What if you could target users who are not only searching for the products you sell but are also at the later stages in the buying funnel?
This is what makes in-market audiences so great. The in-market audience segment in Google Ads gives your campaigns access to these users, and if you use it strategically, your ads will show in front of “hot” leads.
In this piece, we’ll cover in-market audiences in Google Ads and how to set them up, along with practical tips on how to target them with your campaigns.
Let’s dive straight into it.
What Are In-Market Audiences in Google Ads?
In-market audiences are made up of Google users with “high commercial intent.” These users are bundled together based on their recent search history as they’re actively researching and planning to buy a specific product.
How does Google determine this? Well, if you correlate inputs on search terms, website visits, and accessed content, you will get a group of users that are interested in a particular market.
It all comes down to analyzing in-market behavior and purchase intent. Signals like comparing different products within the same category or researching offers from competing brands point to purchasing intent.
In technical terms, Google tracks clicks on ads, conversion rates from those clicks, frequency of sessions, the content (specific pages) visited during these sessions and similar metrics for unique users across the Google Display Network.
In-market audience segments are a result of processing all this data.
In-Market Segments And Campaign Types
In-market audiences are available for all campaign types.
When they first came out they were available only for Search and Display campaigns, but now you can use them in Video and Shopping campaigns as well.
Note that with Performance Max, you’re not able to target audiences but you include in-market audiences as audience signals.
Benefits of In-Market Audiences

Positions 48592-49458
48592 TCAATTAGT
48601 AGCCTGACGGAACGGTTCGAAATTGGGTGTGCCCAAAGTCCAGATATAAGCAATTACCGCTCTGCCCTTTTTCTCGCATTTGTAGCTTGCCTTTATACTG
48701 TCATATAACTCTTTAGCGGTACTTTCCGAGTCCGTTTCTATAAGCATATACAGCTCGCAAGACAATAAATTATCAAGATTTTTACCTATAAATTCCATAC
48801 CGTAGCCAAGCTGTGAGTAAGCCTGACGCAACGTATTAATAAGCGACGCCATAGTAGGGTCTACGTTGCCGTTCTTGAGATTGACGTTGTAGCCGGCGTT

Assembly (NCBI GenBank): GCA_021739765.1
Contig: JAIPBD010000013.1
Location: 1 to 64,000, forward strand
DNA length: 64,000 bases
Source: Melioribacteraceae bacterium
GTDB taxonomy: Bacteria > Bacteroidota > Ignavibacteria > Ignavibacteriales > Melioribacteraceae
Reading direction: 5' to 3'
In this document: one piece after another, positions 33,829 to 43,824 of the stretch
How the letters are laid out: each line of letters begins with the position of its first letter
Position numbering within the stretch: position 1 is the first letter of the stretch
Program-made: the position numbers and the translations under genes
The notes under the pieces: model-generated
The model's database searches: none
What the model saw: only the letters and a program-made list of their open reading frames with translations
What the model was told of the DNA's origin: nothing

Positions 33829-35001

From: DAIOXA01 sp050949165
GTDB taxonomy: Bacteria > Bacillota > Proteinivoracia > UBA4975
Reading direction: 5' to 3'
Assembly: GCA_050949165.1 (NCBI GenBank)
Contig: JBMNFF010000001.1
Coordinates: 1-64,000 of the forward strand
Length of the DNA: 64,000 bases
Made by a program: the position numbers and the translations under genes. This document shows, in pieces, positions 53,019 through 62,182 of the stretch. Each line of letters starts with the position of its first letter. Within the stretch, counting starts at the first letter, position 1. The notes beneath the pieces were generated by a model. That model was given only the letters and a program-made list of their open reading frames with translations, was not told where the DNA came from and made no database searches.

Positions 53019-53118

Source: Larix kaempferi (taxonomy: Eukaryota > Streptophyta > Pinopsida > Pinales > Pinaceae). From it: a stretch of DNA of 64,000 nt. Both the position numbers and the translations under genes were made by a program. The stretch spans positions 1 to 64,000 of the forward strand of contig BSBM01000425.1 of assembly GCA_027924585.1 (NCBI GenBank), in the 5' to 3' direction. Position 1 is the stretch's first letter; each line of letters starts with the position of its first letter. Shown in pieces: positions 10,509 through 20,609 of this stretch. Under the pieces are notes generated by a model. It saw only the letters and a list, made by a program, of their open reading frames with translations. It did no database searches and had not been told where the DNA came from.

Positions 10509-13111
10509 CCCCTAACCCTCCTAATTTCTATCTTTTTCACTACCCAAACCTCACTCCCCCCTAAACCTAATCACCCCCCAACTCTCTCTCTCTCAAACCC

- Targeting in-market audiences is likely to increase traffic to your website. Just don’t expect this to automatically translate into conversions. The pitfall of In-Market audiences is that CPC and CPM go up, but you might not see the desired returns from the campaign.
- You augment keyword targeting. Google taps into “demonstrated in-market behavior” to select the users who will see your ad. When you solely rely on keyword-based targeting, you miss out on some searches that are highly relevant, but a bit too generic to come from a user without their “in-market” history.
What In-Market Audiences Are Available in Google Ads?
You have access to the following 25 in-market audiences:
- Apparel & Accessories
- Arts & Crafts Supplies
- Autos & Vehicles
- Baby & Children’s Products
- Beauty & Personal Care
- Business & Industrial Products
- Business Services
- Computers & Peripherals
- Consumer Electronics
- Dating Services
- Event Tickets
- Financial Services
- Gifts & Occasions
- Home & Garden
- Media & Entertainment
- Musical Instruments & Accessories
- Real Estate
- Seasonal Shopping
- Sports & Fitness
These are generic categories, each with sub-categories of in-market segments.
For example, the employment category offers sub-categories for Agriculture jobs, Construction jobs, Transportation & Utilities jobs, and many others.
How to Add In-Market Audience Segments to a Campaign
The steps for adding in-market audience targeting to existing campaigns are simple and straightforward.
We’ve covered some of the basic info about Google Ads audiences in another piece, so here we will dive straight into it.
Log into your account and select a specific campaign.